Infinite I/O

I/O Bottlenecks in Review: Spindle Contention

Posted by Matt Brender on Oct 23, 2014
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I use the term spindle contention often, but rarely take the step back and review what that means. 

Sometimes I forget that hard drives literally spin. Each hard drive has a rate of spinning - 7K, 10K, 15K - and that number is a literal acknowledgement of how fast the little motors go on the drive. The higher the rate, the higher the amount of I/O that can be processed per second because it is literally going faster. That speed can be the point where we either reach an I/O bottleneck or prevent one. 

Now that we remember the physical layer, let's get back down to the logical. 

Any logical device (often called a LUN) on a set of physical hard drives requests for I/O as fast as the drive will allow it. Every I/O always thinks its the most important request. When a peer VM's workload is actively and aggressively requesting I/O from its storage, it can slow down ALL peer workloads on the same disks. These VMs, affectionately called noisy neighbors, cause a series of events that backs up requests into write cache, increases response times on read request and, in some cases, brings production to a halt.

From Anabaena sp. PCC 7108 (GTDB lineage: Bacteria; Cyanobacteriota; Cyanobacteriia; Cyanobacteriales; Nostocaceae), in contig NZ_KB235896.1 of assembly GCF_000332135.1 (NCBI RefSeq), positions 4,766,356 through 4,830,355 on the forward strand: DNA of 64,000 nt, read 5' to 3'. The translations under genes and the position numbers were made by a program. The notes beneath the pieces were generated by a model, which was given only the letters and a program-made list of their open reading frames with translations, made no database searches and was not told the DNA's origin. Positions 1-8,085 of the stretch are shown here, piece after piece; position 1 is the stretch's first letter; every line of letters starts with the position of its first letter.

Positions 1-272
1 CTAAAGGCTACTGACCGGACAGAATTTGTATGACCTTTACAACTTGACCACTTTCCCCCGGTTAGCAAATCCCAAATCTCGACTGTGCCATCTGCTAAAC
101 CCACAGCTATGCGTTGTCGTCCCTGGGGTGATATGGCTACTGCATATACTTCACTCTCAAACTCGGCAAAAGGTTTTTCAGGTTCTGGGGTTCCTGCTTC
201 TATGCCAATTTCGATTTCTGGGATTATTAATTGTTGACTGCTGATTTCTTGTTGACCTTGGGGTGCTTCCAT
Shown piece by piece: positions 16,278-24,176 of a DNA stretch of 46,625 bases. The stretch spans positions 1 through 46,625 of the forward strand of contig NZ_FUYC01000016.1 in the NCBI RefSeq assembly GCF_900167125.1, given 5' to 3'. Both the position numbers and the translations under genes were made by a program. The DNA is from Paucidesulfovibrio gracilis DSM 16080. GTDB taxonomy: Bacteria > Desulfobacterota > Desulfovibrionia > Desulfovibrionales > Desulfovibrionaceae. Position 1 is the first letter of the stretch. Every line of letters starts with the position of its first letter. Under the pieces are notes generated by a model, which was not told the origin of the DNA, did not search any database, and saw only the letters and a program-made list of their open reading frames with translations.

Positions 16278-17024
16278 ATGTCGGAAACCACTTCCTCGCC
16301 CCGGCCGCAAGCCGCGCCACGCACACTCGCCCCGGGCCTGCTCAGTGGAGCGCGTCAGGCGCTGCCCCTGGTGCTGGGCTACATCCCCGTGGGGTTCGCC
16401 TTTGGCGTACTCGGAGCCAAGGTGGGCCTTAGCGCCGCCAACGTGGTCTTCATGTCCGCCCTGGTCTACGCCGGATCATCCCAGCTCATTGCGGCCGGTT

Now think about it: every VM thinks its I/O is the most important, which means every VM sharing spindles underneath the covers is a potential noisy neighbor. Yes, you can dedicate physical spindles to logical devices to prevent this contention, but it gets expensive to dedicate spindles (and all their capacity) to just a single workload.

That's spindle contention: when VMs tax the physical storage that others share with it. The competition for reads from disk and writes to disk is always the worry in virtual environments. Your workload is no longer happily writing on its LBAs without contending with other workloads that are just as prioritized. 

 

spindle-contention-shared-storage

To end on an optimistic note, not every shared workload results in spindle contention. If you have a virtual environment on top of ESXi, there are two measurements worth noting: 

  • CPU Ready 
  • Disk Latency

Both of these measurements will be early indicators of a bottleneck due to spindle contention. If you find either to be above acceptable rates for your environment, you're bound to have downstream impact to VM performance.

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Topics: Talking Tech